Alternatively, you could work at sight-size (size you draw = size you see the thing, which is what most beginners do naturally), positioning your canvas right next to the thing you're drawing and marking out its boundaries.
See also the General Ways to See section below.
What: Where something is in relation to other stuff; position. Related to size, angle, proportion. ('Cause if you get those right, you automatically have correct positioning.)
How: Work on angle and proportion -- placement is just an emergent property. (I can't think of anything off the top of my head that trains this specifically. I'm including it in this list at all just for completeness.)
What: Ratio between dimensions. Height vs width (vs breadth, if you get into perspective -- but perspective is construction, not copying). Often when people talk about proportion, they mean a mix of the things above. So, they'll talk about face proportions: the eyes compared to the nose and both of these compared to the outer edge of the face.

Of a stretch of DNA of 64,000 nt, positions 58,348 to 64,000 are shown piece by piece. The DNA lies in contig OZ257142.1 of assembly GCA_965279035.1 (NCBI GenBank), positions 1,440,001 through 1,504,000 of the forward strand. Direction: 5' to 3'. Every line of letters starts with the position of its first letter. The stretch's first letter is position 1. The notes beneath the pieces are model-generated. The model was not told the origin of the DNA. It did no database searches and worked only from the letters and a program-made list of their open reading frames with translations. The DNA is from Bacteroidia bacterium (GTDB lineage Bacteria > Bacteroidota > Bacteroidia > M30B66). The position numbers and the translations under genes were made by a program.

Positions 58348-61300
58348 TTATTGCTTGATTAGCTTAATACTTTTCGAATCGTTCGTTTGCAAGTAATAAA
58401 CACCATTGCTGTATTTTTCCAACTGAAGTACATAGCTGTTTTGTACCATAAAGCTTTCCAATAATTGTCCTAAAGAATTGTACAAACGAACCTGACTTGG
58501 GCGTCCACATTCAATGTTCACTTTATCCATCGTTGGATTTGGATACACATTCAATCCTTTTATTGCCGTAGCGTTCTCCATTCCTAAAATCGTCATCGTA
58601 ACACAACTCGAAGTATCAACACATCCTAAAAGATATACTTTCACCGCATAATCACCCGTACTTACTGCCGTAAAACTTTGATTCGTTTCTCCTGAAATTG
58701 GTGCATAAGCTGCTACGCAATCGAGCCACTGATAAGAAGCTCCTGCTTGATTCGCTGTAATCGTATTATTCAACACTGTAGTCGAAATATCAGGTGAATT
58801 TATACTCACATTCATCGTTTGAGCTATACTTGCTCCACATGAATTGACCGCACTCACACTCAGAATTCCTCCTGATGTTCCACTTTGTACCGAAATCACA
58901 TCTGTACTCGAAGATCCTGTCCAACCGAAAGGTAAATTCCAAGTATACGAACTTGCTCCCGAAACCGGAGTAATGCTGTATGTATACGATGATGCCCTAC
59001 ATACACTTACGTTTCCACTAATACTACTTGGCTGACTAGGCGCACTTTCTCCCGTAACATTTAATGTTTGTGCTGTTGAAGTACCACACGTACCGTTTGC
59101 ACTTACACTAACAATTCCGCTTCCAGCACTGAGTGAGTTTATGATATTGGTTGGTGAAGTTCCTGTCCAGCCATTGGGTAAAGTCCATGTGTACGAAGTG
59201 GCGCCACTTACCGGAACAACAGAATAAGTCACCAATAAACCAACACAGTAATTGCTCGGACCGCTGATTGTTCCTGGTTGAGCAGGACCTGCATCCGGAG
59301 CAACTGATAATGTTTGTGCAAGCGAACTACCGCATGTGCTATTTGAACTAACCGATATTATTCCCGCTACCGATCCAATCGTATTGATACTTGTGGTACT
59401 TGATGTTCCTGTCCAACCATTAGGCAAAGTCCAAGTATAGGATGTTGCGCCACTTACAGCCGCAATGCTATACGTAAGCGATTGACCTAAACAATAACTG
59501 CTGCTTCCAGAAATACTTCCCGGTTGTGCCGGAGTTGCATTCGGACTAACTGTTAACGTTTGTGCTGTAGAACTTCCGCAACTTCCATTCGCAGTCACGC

How: Same as size and angles: measure with your pencil. And to increase your seeing skill, try to eyeball it first and then measure with pencil. (Optionally just try to eyeball it with the below general methods of seeing.)
What: The lightness or darkness of a thing.
How: Squint or blur vision. It's hard to tell the value of something when it's a really saturated colour, and there are ways to learn that, but it's better to focus on one thing at a time.
Actually first just focus on the first 5 and ignore value for a while. (The below ways of seeing in general will help with value, though.)
GENERAL WAYS TO 'SEE'
* Hold up your drawing to the thing and try to see them at the same time. Flick your eyes back and forth trying to 'catch' what's different. (I say 'catch' because sometimes you see the difference for a split second, and then it melts away and looks the same again. Takes practice.)
Great for: spotting any differences between your drawing and the thing you're trying to draw.
* Flip the canvas. If using paper, hold up your drawing to a light and look through the back, or up to a mirror.
Great for: noticing symmetry and proportion mistakes.
* Squint or blur your vision to abstract away pesky small details and make large shapes more obvious.
Great for: values, soft edges, proportions, not getting lost in local contrast.
* Hold up pencil to the subject -- measure, compare.
Great for: proportions, angles, bypassing the 3D thing your brain is doing so you can draw it on the flat page.